"Smokers have so proved resilient to anti-smoking campaigns. Showing pictures of cancer-infected lungs on cigarette packs accompanied by bold warnings have not led to droves of people giving up on their cancer sticks. However, the EU is not giving up. In order to bring down the alarmingly high rate of European smokers, new legislation is being planned. Follow the EP's public hearing on tobacco products Monday and check out our infographic for more details about smoking in the EU".
And considering that government has already thrown £30bn (minimum) at the 'problem', they won't be restricting expenditure anytime soon!
http://handymanphil.blogspot.co.uk/2012/10/the-costs-prick-up-your-ears.html

Junican at Boltonsmokersclub said...

We advocates of personal freedom need to bide our time. It becomes more and more obvious that the Tobacco Control Industry's 'evidence' is severely tainted. But there is nothing that can be done until the Politicians stop accepting the advice of the quack experts and realise that they are being led up the garden path. Better to let the quack experts keep on wasting money until the Politicians realise that the whole Tobacco Control Industry is a FRAUD.
It may take some time.
I used to comment on newspaper articles about the enjoyment of tobacco. I no longer do so. I believe that the only reason that newspapers publish the ramblings of the Tobacco Control Industry is that they believe that the publication of these articles will sell their newspapers. This idea is based upon the number of comments which they get. If there were no comment from PETS (People who Enjoy Tobacco), then there would be no controversy, and therefore no point in publishing the propaganda. It makes sense for us, therefore, not to comment on the newspaper articles.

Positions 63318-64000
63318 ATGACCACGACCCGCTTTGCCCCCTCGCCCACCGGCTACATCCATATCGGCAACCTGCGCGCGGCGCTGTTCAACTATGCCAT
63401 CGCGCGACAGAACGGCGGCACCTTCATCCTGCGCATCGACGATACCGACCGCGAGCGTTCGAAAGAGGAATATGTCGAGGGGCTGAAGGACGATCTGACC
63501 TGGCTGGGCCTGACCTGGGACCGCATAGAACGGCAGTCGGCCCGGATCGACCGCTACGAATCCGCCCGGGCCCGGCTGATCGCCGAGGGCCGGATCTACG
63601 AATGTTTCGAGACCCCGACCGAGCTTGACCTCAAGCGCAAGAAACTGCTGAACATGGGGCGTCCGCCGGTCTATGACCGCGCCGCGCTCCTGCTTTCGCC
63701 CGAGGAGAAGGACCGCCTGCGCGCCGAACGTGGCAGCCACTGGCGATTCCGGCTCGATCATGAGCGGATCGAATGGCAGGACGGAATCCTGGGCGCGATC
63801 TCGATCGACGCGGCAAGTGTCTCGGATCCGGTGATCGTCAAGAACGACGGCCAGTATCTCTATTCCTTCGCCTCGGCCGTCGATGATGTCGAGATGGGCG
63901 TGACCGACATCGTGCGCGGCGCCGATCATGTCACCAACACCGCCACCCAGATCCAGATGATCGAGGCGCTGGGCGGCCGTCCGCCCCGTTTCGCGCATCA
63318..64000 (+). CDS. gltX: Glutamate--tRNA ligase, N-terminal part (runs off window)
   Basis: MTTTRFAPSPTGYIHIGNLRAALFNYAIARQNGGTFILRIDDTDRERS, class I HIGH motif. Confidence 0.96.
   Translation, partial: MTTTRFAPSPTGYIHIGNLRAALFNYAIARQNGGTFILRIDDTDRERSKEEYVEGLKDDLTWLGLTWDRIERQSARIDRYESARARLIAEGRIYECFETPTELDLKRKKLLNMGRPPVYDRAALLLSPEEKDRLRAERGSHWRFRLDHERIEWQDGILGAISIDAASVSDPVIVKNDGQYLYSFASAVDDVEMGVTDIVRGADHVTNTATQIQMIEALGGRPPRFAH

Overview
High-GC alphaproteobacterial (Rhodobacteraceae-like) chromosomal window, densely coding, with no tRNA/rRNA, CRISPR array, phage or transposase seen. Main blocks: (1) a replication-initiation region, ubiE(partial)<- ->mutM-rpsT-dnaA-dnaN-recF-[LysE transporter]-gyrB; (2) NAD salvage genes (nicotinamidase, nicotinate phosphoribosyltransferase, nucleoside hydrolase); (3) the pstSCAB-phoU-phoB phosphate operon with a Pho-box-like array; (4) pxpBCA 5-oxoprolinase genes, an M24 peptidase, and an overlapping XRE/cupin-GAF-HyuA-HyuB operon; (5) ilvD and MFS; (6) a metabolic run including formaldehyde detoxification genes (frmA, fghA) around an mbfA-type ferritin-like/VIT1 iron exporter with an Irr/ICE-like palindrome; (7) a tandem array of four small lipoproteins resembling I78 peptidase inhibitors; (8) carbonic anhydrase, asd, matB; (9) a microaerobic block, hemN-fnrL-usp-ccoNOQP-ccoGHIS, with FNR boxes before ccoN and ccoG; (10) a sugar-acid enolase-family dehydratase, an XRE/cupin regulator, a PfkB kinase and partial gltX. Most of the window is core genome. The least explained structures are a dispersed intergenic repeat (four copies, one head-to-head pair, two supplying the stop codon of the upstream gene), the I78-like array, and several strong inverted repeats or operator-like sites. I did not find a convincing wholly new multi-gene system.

The reality was revealed in the McTear versus Imperial Tobacco case in Scotland. In that case, Tobacco Control had every opportunity to prove (on the reduced requirement of only 'the balance of probabilities') that smoking causes lung cancer. Not only could they not prove it, but they did not even produce any evidence!
It has become clear to me that there is no point in arguing with THE MONOPOLY. 'Resistance is futile' - until Government (whatever that may mean) realises that:
1. People will still suffer ailments and die.
2. The Tobacco Control Industry is entirely destructive economically and costs an enormous amount of money.
3. THE PEOPLE are sick to death of being nannied.
4. There are other ways of obtaining tobacco than buying duty taxed tobacco.

As regards the last item, it is important to understand that all the propaganda shit about 'rat droppings' and such is just that - propaganda. I am not advocating smuggled stuff - I am describing perfectly legitimate purchases of unprocessed tobacco leaf. Make of that what you will.
Or, home grown stuff - just the same as home-made beer or wine.

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The Zealots have created their own MONOPOLY. Let then stew in it. The important thing is not to rise to the bait. Let it run its course and exhaust itself, which will surely be the case.
In the meantime, use your brains to circumvent the persecution. It is not difficult.